What is your opinion on the newly established commercial benches?
The judges must be competent to deal with all kinds of cases, but honestly, that is not possible all the time because of growing trade issues in the domestic and global markets. Some of the cases are so sophisticated that they require experts, which is not available in the country. Smooth functioning of the economy will require a better legal system, which will support rapid growth and development. Therefore, current situation demands a specialised commercial bench.
Where can we trace the footprints of this system?
This system can be traced to the continental legal system, commonly understood as the French and German legal system. In these systems, we can see the trends of a commercial tribunal, a labour tribunal, an industrial tribunal, among others. In these kinds of tribunals, the specialised skills of various sectors are brought together for the better understanding of the case. And this system was later followed by Britain and the US. This pragmatic approach has led to speedy justice and quick legal remedies in these nations. But in our context, we are still lagging behind. Our judges are still traditional and are only specialised in traditional issues such as cases of land dispute, writ petition, etc. We don’t have expertise on cases like letter of credit, IT law, intellectual property law, cases of trademark and so on. Even if they want to learn it, they have not been able to acquire such knowledge due to lack of infrastructure.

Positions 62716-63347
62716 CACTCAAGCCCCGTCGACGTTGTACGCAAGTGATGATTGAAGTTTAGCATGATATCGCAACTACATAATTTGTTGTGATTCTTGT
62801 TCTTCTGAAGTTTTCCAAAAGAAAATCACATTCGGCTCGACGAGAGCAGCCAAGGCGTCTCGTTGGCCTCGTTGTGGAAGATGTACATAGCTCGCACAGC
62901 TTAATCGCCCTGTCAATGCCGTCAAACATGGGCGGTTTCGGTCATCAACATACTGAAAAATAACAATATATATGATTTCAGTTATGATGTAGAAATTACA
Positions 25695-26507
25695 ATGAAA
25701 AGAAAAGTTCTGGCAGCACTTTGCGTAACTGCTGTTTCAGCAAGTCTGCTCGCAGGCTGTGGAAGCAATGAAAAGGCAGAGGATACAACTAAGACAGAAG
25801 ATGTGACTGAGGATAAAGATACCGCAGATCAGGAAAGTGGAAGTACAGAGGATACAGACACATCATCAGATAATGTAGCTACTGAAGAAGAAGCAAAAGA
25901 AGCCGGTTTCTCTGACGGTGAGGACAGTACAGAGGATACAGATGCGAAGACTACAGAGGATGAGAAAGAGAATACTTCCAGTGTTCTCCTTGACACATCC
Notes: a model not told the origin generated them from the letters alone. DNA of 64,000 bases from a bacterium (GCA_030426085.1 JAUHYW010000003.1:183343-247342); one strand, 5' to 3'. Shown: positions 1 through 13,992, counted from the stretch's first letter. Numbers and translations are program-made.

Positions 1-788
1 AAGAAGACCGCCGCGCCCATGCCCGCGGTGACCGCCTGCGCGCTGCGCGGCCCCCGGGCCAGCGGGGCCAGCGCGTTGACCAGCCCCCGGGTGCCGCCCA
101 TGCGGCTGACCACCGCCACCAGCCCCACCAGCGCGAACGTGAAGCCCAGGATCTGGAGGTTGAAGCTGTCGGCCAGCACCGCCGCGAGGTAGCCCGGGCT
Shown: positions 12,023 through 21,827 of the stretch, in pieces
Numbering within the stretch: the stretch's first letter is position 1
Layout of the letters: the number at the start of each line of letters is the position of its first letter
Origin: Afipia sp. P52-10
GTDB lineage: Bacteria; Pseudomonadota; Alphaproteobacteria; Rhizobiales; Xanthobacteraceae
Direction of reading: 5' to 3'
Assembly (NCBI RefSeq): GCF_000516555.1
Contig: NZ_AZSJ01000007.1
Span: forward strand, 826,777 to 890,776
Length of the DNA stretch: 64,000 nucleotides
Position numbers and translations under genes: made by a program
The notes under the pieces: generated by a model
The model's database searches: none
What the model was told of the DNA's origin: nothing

What could be the possible solution to such lacunae?
Only establishing the bench will not do the justice. Establishing the bench is one thing and effectiveness is another. The benefit expected has not yet been reaped due to inexperienced people in the field and it is not unwillingness on their part - they don’t have that access to knowledge. As judges are frequently transferred to places without access to such knowledge, they will require a proper training, and attending the training only once will not make an impact as there has to be periodic training which we are lacking. The national judicial academy has been training judges but in the same traditional cases only. Not enough training has been provided in the field of modern commercial issues. Another major problem is procedural delay. Our legal system has a very lengthy procedure before the cases reach the final hearing. These kinds of hurdles will further delay justice and so they will have to be reduced to a minimum. Such deficiencies in the system will give a very wrong message to foreign investors.